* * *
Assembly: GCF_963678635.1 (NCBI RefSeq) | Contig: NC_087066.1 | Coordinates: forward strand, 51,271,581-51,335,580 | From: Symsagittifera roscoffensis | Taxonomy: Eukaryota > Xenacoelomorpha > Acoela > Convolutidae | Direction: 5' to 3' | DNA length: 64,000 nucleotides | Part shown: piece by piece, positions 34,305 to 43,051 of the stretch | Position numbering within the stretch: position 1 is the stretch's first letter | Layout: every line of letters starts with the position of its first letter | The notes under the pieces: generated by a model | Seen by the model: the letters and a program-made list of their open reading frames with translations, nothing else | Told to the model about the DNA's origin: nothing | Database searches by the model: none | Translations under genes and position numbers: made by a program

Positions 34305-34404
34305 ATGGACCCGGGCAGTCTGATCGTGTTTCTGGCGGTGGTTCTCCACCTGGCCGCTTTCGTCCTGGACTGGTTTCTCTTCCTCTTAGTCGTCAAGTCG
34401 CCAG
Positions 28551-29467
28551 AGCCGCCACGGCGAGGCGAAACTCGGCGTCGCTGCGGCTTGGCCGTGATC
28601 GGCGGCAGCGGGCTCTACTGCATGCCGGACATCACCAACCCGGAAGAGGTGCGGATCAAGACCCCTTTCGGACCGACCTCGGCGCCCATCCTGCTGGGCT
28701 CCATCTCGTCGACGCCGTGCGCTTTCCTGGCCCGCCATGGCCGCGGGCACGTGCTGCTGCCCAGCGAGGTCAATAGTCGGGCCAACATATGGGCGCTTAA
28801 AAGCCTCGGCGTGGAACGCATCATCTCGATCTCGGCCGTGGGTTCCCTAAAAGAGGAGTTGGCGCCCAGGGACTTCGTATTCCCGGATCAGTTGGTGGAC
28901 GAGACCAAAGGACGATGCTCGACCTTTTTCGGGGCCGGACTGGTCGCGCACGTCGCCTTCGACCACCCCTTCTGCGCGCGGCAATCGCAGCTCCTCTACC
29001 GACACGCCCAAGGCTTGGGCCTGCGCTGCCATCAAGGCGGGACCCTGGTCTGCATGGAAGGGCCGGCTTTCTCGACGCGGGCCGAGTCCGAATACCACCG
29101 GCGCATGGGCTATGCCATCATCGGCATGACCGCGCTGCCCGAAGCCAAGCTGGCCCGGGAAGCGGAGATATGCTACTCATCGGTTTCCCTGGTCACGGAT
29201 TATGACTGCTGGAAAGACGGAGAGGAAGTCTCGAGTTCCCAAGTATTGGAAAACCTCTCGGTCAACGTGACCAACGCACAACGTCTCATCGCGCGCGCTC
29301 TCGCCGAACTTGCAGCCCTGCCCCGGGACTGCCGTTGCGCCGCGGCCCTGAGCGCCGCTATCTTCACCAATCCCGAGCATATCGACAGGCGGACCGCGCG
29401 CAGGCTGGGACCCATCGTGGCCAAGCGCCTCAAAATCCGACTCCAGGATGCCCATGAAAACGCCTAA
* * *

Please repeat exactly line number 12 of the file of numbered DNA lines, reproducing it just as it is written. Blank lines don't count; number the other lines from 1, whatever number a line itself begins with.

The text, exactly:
29101 GCGCATGGGCTATGCCATCATCGGCATGACCGCGCTGCCCGAAGCCAAGCTGGCCCGGGAAGCGGAGATATGCTACTCATCGGTTTCCCTGGTCACGGAT